It's not every day you get a chance to buy a brand new Vector chassis from 1978, but a W2 prototype's most important part just found its way to Ebay. Just think of the possibilities for a second!
Sold by a Vector Motors employee, this W2 chassis listed on Ebay reportedly belongs to Vector founder Mr. Gerald Wiegert's personal collection. Unsurprisingly, this unstamped time warp is located in Los Angeles, and should you choose to buy it, turning it into something that can move would be an interesting challenge.
The W2 was the prototype of the W8 of which Vector built only 22 copies. Prices today for a good one of those twin-turbo supercars can climb above a million dollars. This empty shell is significantly cheaper, and was truly cutting edge for 1978:
It is a semi-monocoque design using an aluminum honeycomb panel and aluminum sheet which is epoxy bonded and stainless steel riveted together.
Traditional automotive welded steel structures tend to have stress concentrations at the welds, either at the spot welds in a unibody design, or where the tubes join in a tubular design. Riveting and bonding distributes loads more evenly. The epoxy in the joints carries most of the load, keeping the rivets from working loose after many miles. The Vector's chassis is comprised of a central cab section which is very stiff, and the front and rear extremities, which are de-formable under impact. The cab section houses the occupants and the fuel cell. It is comprised of a tubular steel roll cage structure fabricated from a structural steel alloy.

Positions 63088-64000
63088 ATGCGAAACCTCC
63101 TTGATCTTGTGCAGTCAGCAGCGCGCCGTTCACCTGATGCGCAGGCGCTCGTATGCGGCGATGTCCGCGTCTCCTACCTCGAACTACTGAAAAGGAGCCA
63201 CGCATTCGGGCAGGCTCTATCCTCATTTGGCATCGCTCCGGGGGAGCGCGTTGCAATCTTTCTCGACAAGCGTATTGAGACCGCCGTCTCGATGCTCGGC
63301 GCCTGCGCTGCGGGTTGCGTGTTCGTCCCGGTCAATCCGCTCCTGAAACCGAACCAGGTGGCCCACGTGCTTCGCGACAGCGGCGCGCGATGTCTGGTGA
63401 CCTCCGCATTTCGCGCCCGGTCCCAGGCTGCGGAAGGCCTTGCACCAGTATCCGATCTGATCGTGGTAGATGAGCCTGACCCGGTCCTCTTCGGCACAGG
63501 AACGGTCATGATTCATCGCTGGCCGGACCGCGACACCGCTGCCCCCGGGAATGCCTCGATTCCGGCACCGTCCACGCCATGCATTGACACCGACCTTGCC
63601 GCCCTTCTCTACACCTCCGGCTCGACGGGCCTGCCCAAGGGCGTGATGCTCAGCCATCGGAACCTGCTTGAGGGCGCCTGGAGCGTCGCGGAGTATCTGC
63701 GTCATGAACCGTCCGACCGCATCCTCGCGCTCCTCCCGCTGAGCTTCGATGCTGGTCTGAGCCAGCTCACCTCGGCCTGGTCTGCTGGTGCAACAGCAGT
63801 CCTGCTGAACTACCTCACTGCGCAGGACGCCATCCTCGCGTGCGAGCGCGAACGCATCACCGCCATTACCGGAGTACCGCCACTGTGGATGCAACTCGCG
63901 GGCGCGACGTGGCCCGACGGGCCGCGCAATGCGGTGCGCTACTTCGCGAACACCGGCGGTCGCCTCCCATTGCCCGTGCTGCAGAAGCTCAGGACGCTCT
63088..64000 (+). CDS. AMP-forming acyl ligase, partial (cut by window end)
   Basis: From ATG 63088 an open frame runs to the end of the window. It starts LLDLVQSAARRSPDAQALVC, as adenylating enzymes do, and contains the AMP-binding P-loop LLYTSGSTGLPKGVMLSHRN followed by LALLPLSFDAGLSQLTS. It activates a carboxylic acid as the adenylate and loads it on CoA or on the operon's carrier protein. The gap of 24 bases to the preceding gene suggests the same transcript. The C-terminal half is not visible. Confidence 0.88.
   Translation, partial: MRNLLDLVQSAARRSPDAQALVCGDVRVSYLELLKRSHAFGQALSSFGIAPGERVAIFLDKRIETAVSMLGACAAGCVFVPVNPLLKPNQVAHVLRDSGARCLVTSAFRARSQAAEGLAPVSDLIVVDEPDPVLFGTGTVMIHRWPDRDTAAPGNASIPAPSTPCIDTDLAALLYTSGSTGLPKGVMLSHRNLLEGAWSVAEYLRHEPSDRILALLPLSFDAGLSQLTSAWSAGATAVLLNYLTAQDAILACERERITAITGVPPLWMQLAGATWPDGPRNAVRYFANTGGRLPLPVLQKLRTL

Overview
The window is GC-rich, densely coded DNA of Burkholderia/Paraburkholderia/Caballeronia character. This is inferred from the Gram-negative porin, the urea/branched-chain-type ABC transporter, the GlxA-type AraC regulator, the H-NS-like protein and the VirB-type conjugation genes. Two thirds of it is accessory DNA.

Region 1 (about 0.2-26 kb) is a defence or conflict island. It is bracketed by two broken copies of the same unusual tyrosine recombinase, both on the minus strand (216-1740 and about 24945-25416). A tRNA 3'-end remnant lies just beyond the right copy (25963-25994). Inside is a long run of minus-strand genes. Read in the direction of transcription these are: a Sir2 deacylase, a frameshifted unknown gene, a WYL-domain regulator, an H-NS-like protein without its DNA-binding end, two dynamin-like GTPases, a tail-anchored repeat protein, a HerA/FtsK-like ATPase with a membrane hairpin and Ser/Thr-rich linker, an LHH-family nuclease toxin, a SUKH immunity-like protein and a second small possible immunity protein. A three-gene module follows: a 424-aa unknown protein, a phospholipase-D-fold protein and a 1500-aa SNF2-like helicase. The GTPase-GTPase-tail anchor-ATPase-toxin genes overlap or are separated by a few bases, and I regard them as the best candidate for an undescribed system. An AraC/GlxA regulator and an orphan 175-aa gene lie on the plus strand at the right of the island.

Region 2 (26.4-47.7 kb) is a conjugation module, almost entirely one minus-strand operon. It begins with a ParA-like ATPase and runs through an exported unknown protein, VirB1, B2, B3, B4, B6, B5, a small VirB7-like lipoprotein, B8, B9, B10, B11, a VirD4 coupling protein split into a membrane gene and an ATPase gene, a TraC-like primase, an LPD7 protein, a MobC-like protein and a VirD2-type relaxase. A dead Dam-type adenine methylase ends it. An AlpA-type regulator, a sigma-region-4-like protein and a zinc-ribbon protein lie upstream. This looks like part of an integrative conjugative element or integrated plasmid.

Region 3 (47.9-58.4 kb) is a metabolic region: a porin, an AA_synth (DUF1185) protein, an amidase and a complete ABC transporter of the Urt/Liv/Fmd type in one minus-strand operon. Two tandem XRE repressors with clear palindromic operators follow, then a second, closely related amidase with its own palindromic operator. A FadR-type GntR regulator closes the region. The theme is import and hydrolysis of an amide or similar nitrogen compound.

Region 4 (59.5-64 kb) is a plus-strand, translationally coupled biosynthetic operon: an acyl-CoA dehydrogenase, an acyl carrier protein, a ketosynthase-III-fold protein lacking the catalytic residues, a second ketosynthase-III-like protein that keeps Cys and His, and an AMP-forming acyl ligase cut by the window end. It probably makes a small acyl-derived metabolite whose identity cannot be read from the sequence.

The entire Vector chassis structure weighs only three hundred and fifty pounds. It is inconceivable to produce a chassis from a mild steel as virtually every other automaker does, with a strength to weight ratio even remotely similar to this type of structure. In terms of the advantage to the vehicle as a whole, light weight provides faster acceleration, higher cornering ability and improved fuel economy.
In order for automotive suspensions to work as they're intended, they must be fastened to a stable base. The cornering potential of any vehicle is directly proportional to chassis stiffness. It has been estimated that the Vector's chassis is approximately 300 percent stiffer than any other production GT car chassis. This provides for not only an extremely high cornering capability, but very stable and predictable traits regardless of the road surface condition. High density resilient bushings and self-lubricating bushings are used in the suspension members, resulting in a stiff "feel" without the harshness associated with high performance cars. These suspension bushings also have a life many times longer than traditional high performance parts.
And safe it was indeed.
The question is, who would spend that sort of money on an unmarked prototype piece and what should a brave/crazy person do with it afterwards?
Hellcat it? Turn it into the mid-engined Corvette we've been all waiting for? Attempt to design a modern Vector around it? Perhaps just put a Lamborghini V12 in the middle as a homage to the latter Vector M12?
Either way, owning a piece of history like this looks like a win-win on all levels.